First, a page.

Barrett stood above his brood, counting.
One little duckling was missing.
He hadn’t intended to adopt a brace of ducklings – wouldn’t have, if he had felt he had a choice. He didn’t feel old enough, responsible enough, to care for one infant, let alone seven. That they were ducklings, even more fragile than a human baby, made it worse.
Still, they were his, and in his care, since he found the mother on the side of the road, hit a by a car, her wing trying to protect the babies while she could. She looked at him, desperation in her eyes, and he nodded, knowing what was necessary. He had just returned with a blanket for the little things when she exhaled her last breath.
The babies were gathered in Barrett’s blanket, set gently in a box in his back seat, and taken to the nearest animal conservation refuge. No room and no funds, they said. He tried a vet’s office, but they scoffed.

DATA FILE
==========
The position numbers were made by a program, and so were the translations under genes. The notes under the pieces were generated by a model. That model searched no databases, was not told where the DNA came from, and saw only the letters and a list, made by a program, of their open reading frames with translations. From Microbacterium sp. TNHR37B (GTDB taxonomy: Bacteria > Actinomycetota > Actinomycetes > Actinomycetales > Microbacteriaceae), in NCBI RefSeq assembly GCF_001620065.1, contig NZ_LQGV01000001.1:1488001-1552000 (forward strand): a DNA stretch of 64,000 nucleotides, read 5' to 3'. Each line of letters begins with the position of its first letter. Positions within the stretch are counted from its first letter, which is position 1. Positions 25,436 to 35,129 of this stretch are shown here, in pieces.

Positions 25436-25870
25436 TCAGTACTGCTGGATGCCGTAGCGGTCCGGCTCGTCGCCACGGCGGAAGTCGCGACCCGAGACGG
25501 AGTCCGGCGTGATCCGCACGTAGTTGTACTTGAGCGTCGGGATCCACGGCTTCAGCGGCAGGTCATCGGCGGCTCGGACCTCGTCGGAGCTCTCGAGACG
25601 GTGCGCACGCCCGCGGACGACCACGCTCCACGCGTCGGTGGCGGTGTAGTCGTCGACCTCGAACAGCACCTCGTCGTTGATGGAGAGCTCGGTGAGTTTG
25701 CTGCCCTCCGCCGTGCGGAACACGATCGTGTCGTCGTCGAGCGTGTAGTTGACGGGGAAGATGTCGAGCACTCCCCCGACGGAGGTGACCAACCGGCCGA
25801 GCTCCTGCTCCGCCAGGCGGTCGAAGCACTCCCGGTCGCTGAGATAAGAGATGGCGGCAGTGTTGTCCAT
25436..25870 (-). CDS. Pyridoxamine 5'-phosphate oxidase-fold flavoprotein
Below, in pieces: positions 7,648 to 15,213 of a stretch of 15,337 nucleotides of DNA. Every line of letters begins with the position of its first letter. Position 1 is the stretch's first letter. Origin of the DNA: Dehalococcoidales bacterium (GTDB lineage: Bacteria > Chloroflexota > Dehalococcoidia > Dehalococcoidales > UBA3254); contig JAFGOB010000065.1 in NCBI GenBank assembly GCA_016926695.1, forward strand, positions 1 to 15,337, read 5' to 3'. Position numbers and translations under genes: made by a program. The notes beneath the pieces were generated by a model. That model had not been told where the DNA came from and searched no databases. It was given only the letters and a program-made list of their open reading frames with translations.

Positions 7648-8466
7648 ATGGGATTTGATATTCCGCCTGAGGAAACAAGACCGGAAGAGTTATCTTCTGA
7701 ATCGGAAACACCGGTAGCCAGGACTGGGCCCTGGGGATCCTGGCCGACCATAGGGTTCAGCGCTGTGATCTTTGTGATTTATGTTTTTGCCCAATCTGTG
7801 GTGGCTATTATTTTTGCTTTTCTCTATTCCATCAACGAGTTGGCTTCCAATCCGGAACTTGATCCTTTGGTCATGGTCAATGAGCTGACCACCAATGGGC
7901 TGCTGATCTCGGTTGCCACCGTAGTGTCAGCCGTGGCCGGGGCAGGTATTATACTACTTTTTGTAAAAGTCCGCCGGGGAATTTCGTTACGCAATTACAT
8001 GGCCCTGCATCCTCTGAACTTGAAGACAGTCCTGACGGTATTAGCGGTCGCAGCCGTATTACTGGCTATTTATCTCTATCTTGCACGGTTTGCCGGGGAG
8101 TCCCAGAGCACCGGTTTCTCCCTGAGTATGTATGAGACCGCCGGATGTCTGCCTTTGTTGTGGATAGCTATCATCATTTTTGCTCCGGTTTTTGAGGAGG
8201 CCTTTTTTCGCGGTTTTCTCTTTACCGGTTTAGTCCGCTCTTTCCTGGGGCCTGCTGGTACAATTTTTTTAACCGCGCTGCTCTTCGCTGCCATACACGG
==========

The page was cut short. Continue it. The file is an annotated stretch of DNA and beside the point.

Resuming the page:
So he adopted seven ducklings, and on their now-daily walk, he had lost one.
He called out for Lewis, looking back the way they had come. The park looked empty, the little pond, where he hoped to take them swimming in the summer, calm and smooth.
“Excuse me?” a voice behind him said.
“Hmm?” Barrett said, turning. A woman stood in front of him, a little duckling at her feet.
“Are you looking for someone?”
Barrett breathed a sigh of relief. “Lewis, thank God! Where did you find him?”
“I didn’t. I just heard a quack, turned around, and there he was.”
“Oh, thank you for leading him to me.”
“No trouble. If I might ask…”
“How did I get seven ducklings? Long story.”
“I was more going to ask about the name.”
“Yeah, shouldn’t be Louie?”
“He’s here too. But with a Huey, I also had to include Lewis and News.”
“Ah, of course. Well, I’m glad I could reunite you. And if you’d like to tell me that story sometime…”
“Oh! Uh, yeah, sure. Give me your number, and we’ll set something up.”
They exchanged information, and with a smile the woman left him. Barrett turned to chastise Lewis for wandering off, and thank him for his good wingmanship.